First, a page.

Westerners who care about film, and they’d easily be able to rattle off a list
of Chinese directors. Ask them to name some Chinese actors who don’t do kung
fu, however, and they’re likely to come up blank. Luckily for you, we’ve
provided a cheat sheet to help you know all the names you’re likely to see at
the top of a movie poster.
You has the most distinct, delightfully Beijing-accented voice of any actor
working today. He’s also known for his artistic versatility, with roles ranging
from heavy drama to light comedy. Ge’s worked with heavyweight directors like
Chen Kaige and Zhang Yimou, but it’s a series of films he made with frequent
collaborator Feng Xiaogang that really made his name in China.
to watch He’s
quite good in most of his movies with Feng Xiaogang, but Ge’s greatest role is
his star turn in Zhang Yimou’s To Live, which rightfully won him the
award for best actor at Cannes.
first broke out in Zhang Yimou’s Red Sorghum, which helped establish a
frequent screen persona for him: earthy, straight-forward and often a bit
foul-mouthed. Most Chinese audiences, though, first came to know him as a
striving immigrant in the hit TV series A Beijinger in New York. Since
then, Jiang found his greatest success as a director, but has also kept acting,
most recently appearing in Rogue One: A Star Wars Story.
to watch Red
a good showcase of Jiang’s appeal, but he’s at his best both starring and
directing in his 2000 masterpiece Devils on the Doorstep.
any successful recent Chinese comedy and you’re likely to find the same actor
in it – Huang Bo (pictured above left). This is certainly because of his range and abilities as an
actor, but also because (and we mean this in the best way, really) he’s also
just funny looking, with a dopey, at times wonderfully elastic face. Beyond
being a funnyman, Huang’s also proved that he can play serious with roles in
comic dramas like Cow.
to watch Huang’s
often the best thing about otherwise mediocre comedies (Lost in Thailand,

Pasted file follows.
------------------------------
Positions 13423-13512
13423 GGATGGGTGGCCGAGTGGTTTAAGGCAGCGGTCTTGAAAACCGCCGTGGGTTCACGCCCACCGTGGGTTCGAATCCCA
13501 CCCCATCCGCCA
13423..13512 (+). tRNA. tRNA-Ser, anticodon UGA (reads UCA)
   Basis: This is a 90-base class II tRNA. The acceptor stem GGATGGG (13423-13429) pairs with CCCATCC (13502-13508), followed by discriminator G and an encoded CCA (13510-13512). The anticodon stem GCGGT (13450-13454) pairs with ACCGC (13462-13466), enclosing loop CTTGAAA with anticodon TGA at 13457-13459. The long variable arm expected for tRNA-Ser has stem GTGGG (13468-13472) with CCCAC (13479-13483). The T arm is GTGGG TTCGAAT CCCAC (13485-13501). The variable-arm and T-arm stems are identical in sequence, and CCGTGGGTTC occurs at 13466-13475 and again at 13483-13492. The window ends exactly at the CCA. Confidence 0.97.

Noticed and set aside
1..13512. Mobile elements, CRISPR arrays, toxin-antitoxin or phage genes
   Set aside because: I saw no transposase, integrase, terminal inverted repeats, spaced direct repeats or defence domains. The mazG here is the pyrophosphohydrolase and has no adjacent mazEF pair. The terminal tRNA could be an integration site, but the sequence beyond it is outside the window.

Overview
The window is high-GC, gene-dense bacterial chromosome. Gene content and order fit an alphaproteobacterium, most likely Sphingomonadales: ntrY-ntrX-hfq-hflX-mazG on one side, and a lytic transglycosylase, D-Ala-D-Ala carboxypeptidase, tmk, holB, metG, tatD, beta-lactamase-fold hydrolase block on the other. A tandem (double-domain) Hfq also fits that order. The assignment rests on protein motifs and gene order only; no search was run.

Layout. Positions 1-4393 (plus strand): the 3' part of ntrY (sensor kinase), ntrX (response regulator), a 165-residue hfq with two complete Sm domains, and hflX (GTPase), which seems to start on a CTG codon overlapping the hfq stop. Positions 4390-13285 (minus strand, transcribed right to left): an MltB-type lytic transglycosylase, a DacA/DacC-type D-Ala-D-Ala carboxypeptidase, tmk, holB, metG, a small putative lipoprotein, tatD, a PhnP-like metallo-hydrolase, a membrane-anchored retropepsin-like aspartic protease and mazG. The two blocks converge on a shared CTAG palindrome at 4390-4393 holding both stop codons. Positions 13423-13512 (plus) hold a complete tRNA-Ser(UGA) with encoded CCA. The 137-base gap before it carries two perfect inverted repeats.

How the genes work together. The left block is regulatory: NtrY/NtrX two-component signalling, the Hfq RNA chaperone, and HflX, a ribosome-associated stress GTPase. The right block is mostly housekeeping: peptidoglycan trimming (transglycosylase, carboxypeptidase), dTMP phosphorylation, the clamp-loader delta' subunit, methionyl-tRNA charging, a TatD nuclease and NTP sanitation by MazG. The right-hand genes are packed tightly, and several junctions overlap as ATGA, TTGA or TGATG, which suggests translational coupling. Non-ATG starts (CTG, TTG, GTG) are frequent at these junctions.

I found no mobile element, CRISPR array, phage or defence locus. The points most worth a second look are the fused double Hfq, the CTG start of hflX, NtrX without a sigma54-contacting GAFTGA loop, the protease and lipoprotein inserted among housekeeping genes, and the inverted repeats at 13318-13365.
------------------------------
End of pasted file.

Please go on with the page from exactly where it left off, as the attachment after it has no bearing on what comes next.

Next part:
Breakup Buddies), but our favourite role of his remains his first, as a
bumbling crook in the 2006 heist comedy Crazy Stone.
old to really be considered little fresh meat (xiaoxianrou, the Chinese
term for cute young male stars), Huang’s appeal still mainly lies in being a
heartthrob (pictured above right). He’s one of the top-earning performers in China and not a bad
actor, but his most famous role has been in his wedding with fellow star Angelababy
(possible couple name: Huangelababy? Just throwing it out there!)
to watch A
double pairing of Hollywood Adventures and American Dreams in China
is the perfect way to watch Huang discover the dangers of the USA.
we’re talking little fresh meat! Former K-pop star Wu may have a weirdly
plasticine face that makes him look constantly pissed off (or at least mildly
constipated), but that hasn’t stopped millions of girls in China from swooning
over him. His inexplicable appeal to women means he’s like the Shia Labeouf of
China, but with less annoying 'performance art' antics.
to watch Mr.
smartly casts Wu as a villain, acting as a foil to the middle-aged hero who
just wants all these prissy kids to get off his damn courtyard.
frequent early work with Zhang Yimou (some have described her as his muse) has
rightfully made her one of the most internationally recognized Chinese
actresses. While that remarkable run in the ‘80s and ‘90s will continue to
define her career, she’s appeared in movies ranging from Wong Kar-wai’s 2046
to this year’s blockbuster The Monkey King 2.
to watch You
can’t go wrong with any of her collaborations with Zhang Yimou. Our personal
favourite is her role as an imprisoned newlywed in Raise the Red Lantern.
has pegged Zhao Wei as China’s wealthiest working actress, and while there’s no
denying her popularity as a performer, what’s really made her a billionaire (in
USD, not RMB) has been her smart investment moves, especially in Alibaba
Pictures. On top of all that, she’s appeared in box office hits like Red
Cliff and Painted Skin.
to Watch Zhao
shot to fame through hit TV shows and some big-screen epics, but we prefer her
co-starring role in the Stephen Chow classic Kung Fu Soccer, plus last
year’s Johnnie To thriller Three.
person better captures the difference in Western and Chinese beauty standards
than Fan Bingbing. In our eyes, she resembles an emaciated ghost or strangely
fragile vampire, but her pale, pale skin and absurdly fine features have
established her as a standard for beauty in China and made her probably the
most popular actress in the country.
to watch Fan’s
popularity doesn’t have much connection to acting talent. Still, we give her
credit for trying (if not fully living up to the role) in Feng Xiaogang’s
recent satire I Am Not Madame Bovary.